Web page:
postwar screwup watch

Who does Bush pick to run central Iraq after we win the war? Barbara Bodine, who was ambassador to Yemen during 2000 (when the Cole was attacked by Al Qaeda). Via Matthew Yglesias, Sisyphus points out a little problem with this:

You may remember Barbara Bodine. She's the Ambassador to Yemen who single-handedly stopped the investigation into al Qaeda's (and bin Laden's) role in the attack on the Cole, going so far as to pull strings to have the ranking anti-terrorism expert in the region pulled out for persisting in his investigation after she told him it was undiplomatic. The Yemenis shut down their cooperation after that.

He later died in the World Trade Center.

Yes, you've got it - the Bush administration is putting the woman with arguably the highest personal responsibility for the death of 3,000 americans at the hands of terrorists of any U.S. official, through stupidity and an overpowering need to emphasize that no-one was the boss of her, in place in post-"liberation" Iraq.

Sisyphus has plenty of links to articles in the Washington Post, PBS Frontline, NavyMARS (sponsored by the DoD), ABC News, and more about Bodine's role in Yemen. Also see this post by Skimble and this post by Diane.

I had hoped that administration of Iraq would remain in military hands, Lt. General John Abizaid to be specific. Abizaid is second to Tommy Franks, is fluent in Arabic, is of Lebanese descent, and last Saturday publicly spoke of his "love for the Arab world." He is also the author of a policy paper, "Lessons for Peacekeepers." in Military Review 73:11-19 (1993) which I would love to read if only I could find it online. Abizaid is a true role-model hero and a statesman soldier. Of course Bush wouldn't pick him.

UPDATE: via Bill Hobbs, is partial transcript of Abizaid's briefing last weekend:

"I would say, as a person who has studied the Arab world and loves the Arab world, that the majority of educated Arabs that I talk to know that Saddam Hussein has been a plague on the Arab world and on his own people, and they welcome his removal," Abizaid said at a briefing at Central Command on Sunday. When asked about how the Iraqis and the Muslim world will react to televised images of American prisoners of war, Abizaid said, "I think that the people of Iraq who see those images will not be heartened, they'll not be encouraged, they'll just regard it as one more brutality inflicted on people by a regime that has inflicted countless brutalities upon their people. The same goes for the rest of the Muslim world. No one has killed more Muslims than Saddam Hussein. So, the sympathies for that regime and for this brutal dictator are not served by the humiliation of our people."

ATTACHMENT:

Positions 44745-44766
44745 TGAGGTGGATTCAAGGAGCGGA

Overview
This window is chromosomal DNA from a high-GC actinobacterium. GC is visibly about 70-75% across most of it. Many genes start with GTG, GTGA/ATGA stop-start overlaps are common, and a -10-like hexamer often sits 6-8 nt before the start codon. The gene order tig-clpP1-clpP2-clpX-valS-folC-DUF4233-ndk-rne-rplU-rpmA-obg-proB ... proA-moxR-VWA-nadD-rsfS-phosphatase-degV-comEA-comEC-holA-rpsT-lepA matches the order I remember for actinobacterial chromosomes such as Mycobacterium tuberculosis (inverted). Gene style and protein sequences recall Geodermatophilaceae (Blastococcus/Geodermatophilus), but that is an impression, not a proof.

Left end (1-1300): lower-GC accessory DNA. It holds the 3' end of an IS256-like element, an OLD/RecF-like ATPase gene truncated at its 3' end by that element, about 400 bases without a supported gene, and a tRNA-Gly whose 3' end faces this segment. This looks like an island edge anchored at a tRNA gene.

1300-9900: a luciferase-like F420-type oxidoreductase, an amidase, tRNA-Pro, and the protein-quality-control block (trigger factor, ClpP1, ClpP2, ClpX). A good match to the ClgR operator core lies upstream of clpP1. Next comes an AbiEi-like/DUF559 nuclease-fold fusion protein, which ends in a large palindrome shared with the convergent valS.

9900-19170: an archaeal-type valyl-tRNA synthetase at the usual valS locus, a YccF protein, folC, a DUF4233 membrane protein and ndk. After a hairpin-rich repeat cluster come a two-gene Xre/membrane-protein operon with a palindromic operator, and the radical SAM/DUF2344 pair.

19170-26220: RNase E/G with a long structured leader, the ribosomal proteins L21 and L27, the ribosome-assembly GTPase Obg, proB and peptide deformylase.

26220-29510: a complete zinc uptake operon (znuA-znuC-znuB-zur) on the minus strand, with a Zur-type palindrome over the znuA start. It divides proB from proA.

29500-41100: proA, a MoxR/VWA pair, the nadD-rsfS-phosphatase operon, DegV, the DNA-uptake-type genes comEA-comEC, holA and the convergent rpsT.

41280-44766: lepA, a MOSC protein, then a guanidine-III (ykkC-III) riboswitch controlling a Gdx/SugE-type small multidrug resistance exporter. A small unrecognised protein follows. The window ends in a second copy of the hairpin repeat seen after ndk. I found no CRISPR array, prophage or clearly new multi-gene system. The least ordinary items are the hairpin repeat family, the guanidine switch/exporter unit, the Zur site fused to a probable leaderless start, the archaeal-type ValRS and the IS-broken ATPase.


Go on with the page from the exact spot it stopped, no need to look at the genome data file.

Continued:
and also this piece on Abizaid in National Review Online. The best thing about him is that he will be able to articulate the US policy and rationale during postwar administration in a way that has cultural resonance with Arabs. Lecturing Arabs about the failure of their face-based culture is simply counter-productive self-righteousness, but Abizaid can make much the same point without the condescension.

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